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The Week JuniorThe Week Junior

The Week Junior

171

The Week Junior is a brilliant current affairs magazine for children aged between 8 and 14. It’s filled with fascinating stories and information, written to engage curious young minds and encourage them to explore and understand the world around them.

País:
United Kingdom
Língua:
English
Editora:
Dennis Publishing UK
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51 Edições

NESTA EDIÇÃO

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messages of love and support for new zealand after attack

Flowers were left outside mosques. Tributes have flooded in from around the world following a shooting in the city of Christchurch, New Zealand on 15 March. Fifty people died, and many more have been seriously injured. New Zealand’s prime minister, Jacinda Ardern, has said she will introduce stricter laws on guns to stop an attack like this from happening again. What happened? Jacinda Ardern met some of those affected.A man armed with guns attacked two mosques (places of worship for Muslim people) in the city of Christchurch. At the second mosque, he was chased off by a worshipper called Abdul Aziz, who had been inside with his family. Two police officers then arrested the man. Two explosive devices thought to belong to the shooter were later found…

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what to do if you’re upset by this story

A tribute in New Zealand. If you’re feeling worried or scared by what you’ve read or seen in the news, talk to your parents or another adult you trust. Talking about it will make you feel better. It is worth remembering that events like this are shocking because they happen so rarely. Remember that since the attack, lots of people have acted with great bravery, kindness and love. If you want more tips and advice, visit tinyurl.com/TWJ-advice…

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students strike for climate change

Protesters in Brisbane, Australia. On 15 March, an estimated 1.4 million young people in more than 120 countries missed school to protest against climate change. Climate change is the long-term change in weather patterns, mostly caused by harmful gases released by burning fossil fuels such as coal, oil and gas. The strikes (when people stop working as a form of protest) are thought to be the largest of their kind ever to take place.Young people from cities in Africa, North and South America, Asia, Australasia and Europe flooded the streets to tell politicians that time is running out to solve the problem of climate change. In the UK, thousands of students of all ages, from primary school to university, joined in. In towns and cities across the country, pupils…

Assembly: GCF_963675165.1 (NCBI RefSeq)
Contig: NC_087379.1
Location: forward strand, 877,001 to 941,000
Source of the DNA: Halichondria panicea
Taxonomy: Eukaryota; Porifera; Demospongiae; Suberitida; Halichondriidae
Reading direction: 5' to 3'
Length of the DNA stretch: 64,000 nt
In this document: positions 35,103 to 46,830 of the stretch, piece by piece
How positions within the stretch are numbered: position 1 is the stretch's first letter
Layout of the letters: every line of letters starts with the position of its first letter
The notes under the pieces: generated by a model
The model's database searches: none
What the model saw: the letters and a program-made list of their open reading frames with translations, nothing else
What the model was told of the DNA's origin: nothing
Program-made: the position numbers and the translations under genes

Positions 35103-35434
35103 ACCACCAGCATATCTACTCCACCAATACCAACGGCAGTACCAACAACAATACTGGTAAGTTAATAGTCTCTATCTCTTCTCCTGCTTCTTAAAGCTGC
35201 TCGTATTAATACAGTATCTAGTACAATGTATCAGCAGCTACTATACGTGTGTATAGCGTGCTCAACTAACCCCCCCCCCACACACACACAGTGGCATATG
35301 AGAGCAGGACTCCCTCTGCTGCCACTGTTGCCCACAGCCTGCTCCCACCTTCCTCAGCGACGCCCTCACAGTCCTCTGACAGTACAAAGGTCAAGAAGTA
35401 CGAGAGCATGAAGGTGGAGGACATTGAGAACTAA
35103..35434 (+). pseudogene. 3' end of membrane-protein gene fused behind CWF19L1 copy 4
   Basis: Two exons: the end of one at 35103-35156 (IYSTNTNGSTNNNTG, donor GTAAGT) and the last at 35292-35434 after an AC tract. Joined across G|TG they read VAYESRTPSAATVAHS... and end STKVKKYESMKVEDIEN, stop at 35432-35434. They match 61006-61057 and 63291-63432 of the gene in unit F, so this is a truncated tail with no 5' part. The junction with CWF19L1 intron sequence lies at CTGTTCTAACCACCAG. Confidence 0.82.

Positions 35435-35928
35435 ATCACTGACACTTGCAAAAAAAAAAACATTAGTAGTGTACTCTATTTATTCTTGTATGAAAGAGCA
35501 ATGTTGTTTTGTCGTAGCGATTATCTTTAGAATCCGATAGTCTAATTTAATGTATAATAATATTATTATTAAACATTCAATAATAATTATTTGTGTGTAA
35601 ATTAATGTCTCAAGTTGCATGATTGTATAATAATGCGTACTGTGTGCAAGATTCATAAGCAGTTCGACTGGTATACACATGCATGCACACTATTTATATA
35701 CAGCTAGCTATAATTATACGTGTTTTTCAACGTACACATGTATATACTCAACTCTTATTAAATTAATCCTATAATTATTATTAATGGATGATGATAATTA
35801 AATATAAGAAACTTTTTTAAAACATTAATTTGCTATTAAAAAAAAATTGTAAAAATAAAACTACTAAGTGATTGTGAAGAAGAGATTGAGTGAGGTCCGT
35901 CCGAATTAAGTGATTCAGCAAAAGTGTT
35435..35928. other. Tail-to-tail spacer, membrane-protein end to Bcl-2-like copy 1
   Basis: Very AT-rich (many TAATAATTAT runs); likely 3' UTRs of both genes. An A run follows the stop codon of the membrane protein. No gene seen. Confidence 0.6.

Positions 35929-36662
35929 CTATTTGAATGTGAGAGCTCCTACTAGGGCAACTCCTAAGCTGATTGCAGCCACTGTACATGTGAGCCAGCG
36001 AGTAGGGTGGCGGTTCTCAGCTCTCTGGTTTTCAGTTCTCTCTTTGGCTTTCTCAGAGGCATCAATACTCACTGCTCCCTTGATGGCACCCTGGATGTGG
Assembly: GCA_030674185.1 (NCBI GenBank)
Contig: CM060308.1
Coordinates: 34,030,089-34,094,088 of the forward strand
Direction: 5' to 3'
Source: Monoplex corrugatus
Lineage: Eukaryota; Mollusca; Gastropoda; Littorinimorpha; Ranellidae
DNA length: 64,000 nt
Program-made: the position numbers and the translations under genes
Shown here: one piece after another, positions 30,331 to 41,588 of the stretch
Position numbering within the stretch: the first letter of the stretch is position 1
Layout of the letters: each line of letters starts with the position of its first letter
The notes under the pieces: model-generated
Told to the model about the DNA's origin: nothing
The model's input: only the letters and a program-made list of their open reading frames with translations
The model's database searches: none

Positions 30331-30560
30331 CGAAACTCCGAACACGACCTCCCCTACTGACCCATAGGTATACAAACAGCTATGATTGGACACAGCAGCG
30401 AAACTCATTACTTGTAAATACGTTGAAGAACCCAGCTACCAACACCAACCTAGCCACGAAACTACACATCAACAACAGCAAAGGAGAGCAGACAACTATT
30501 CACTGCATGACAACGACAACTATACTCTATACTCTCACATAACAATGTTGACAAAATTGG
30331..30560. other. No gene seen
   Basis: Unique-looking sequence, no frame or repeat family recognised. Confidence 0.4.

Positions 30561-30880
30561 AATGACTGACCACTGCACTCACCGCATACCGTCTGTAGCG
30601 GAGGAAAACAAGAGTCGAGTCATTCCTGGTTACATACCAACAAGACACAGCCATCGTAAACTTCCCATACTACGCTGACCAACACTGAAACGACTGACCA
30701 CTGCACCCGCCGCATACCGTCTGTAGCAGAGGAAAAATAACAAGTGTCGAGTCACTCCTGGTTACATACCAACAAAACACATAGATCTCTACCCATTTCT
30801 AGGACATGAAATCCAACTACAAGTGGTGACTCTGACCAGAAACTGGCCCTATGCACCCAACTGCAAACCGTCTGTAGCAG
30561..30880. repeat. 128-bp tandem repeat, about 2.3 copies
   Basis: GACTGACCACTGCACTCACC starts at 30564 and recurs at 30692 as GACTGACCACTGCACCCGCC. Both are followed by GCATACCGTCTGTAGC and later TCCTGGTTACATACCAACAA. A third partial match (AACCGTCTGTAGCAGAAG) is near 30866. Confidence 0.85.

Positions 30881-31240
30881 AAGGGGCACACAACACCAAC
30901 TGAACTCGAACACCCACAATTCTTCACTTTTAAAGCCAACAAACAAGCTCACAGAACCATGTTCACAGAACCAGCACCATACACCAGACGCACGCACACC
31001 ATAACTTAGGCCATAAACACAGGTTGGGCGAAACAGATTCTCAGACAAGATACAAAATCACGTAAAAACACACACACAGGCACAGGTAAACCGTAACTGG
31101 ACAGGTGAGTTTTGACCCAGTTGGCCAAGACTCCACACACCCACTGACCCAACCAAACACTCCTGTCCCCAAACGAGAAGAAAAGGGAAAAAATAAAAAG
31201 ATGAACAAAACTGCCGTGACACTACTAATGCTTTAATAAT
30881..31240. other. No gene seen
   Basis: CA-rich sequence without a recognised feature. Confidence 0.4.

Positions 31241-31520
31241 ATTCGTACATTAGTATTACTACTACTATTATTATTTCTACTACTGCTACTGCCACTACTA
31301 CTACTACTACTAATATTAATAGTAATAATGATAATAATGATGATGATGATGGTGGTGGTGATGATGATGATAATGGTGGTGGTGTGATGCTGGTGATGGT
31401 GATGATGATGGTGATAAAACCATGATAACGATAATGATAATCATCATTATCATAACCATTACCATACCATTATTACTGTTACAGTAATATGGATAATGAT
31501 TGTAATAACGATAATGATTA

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tess mclaren, aged nine

“Last week I went on a march in London called Fridays for Future because I don’t think grown-ups are doing enough to protect our planet and I care about the environment a lot. We started outside Parliament and went past Downing Street and Buckingham Palace. At Downing Street, we stopped outside the gates and shouted: “Do your job!” My favourite bit was blocking the roads by walking in the middle of them with all the other protesters!” …

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st patrick’s day is celebrated in style

On 17 March, millions of people took part in St Patrick’s Day celebrations around the world. The annual event honours the patron saint (a saint who protects or guides a certain place or thing) of Ireland, who is said to have died on 17 March in 461.Massive parades were held in several US cities and Ireland’s capital city of Dublin. Events were also held in Budapest, Galway, London, Moscow, Sydney and many other locations around the world. Many people carried shamrocks (clover leaves) – which are an Irish symbol – and dressed in green, to pay tribute to St Patrick. Although blue historically represented St Patrick, it is green that is now most commonly associated with the global celebrations.People have held parties and events on the date for hundreds…

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it’s an amazing week for…

The lobster. A RARE BLUE LOBSTER When fishmonger Tony McLean found a blue lobster among the catch he was delivered, he knew it was very rare. The odds of finding a blue lobster are estimated to be one in two million. The creature is now being rehomed at an aquarium in Tynemouth, Tyne and Wear. A 10-YEAR-OLD MATHEMATICIAN Charley Thomas Charley Thomas recited Pi to 220 decimal places during a school assembly to mark Pi Day on 14 March. Pi is calculated by dividing a circle’s circumference by its diameter. It begins 3.14 and is then followed by an endless number of digits. Thomas received a standing ovation for his impressive speech. FINDING GOLD Jewellery found in Norfolk that dates back to the…

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